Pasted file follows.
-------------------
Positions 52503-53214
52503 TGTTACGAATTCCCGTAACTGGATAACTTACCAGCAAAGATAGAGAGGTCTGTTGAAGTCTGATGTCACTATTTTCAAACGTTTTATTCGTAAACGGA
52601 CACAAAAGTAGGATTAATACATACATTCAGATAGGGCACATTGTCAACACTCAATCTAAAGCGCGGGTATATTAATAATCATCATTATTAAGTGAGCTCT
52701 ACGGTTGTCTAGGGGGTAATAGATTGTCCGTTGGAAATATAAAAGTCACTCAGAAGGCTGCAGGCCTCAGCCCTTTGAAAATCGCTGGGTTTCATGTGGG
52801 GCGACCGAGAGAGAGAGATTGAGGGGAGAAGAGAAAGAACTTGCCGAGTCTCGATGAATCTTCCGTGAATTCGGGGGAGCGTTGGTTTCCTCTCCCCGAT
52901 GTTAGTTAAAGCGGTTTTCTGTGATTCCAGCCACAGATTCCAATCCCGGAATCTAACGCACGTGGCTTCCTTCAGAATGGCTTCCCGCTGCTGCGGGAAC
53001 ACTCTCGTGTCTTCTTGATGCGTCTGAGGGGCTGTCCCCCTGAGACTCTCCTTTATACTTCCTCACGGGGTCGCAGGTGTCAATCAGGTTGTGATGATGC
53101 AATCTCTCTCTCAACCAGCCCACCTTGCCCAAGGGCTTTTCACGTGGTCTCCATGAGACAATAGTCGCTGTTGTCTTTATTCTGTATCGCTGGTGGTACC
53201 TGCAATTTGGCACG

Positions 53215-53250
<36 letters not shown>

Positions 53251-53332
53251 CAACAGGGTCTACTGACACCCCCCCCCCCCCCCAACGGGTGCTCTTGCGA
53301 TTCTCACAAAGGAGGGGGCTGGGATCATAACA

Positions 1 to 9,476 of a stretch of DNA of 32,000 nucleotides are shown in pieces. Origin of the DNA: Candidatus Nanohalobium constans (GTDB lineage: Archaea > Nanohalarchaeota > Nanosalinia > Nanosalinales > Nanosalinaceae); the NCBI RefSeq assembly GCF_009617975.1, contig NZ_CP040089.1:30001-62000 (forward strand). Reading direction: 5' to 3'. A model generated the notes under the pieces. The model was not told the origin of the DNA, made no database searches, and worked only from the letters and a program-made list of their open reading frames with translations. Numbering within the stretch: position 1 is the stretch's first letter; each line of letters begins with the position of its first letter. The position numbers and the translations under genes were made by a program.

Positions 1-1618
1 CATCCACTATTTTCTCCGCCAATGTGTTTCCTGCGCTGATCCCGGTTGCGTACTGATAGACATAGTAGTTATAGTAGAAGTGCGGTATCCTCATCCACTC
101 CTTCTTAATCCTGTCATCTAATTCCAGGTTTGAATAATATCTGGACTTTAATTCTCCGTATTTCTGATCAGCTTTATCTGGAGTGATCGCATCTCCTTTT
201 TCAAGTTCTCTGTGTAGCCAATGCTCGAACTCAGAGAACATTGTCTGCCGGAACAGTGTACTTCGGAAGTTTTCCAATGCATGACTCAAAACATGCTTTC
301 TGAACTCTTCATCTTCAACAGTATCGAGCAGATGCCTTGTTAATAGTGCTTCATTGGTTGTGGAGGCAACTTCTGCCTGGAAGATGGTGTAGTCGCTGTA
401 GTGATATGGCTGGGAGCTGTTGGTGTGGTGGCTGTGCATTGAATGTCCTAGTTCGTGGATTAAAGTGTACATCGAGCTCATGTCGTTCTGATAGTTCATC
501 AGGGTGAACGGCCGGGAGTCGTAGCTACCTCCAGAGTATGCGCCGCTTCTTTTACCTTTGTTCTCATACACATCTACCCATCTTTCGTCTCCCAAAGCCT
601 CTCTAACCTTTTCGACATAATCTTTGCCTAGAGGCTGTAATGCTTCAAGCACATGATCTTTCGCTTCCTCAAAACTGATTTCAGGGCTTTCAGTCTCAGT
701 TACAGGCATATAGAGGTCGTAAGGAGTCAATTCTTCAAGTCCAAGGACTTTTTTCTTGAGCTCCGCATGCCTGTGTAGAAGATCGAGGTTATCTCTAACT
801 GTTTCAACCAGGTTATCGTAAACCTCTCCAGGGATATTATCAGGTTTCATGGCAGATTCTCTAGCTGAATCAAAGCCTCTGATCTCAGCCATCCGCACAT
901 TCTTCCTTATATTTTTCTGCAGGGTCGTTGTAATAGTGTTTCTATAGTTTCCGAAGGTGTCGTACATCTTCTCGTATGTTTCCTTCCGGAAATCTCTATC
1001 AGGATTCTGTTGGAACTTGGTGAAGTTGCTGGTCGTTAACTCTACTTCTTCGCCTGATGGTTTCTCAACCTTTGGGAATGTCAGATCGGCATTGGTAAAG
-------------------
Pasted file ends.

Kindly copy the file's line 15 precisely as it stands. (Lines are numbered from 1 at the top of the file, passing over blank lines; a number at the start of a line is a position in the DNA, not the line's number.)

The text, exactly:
Positions 1 to 9,476 of a stretch of DNA of 32,000 nucleotides are shown in pieces. Origin of the DNA: Candidatus Nanohalobium constans (GTDB lineage: Archaea > Nanohalarchaeota > Nanosalinia > Nanosalinales > Nanosalinaceae); the NCBI RefSeq assembly GCF_009617975.1, contig NZ_CP040089.1:30001-62000 (forward strand). Reading direction: 5' to 3'. A model generated the notes under the pieces. The model was not told the origin of the DNA, made no database searches, and worked only from the letters and a program-made list of their open reading frames with translations. Numbering within the stretch: position 1 is the stretch's first letter; each line of letters begins with the position of its first letter. The position numbers and the translations under genes were made by a program.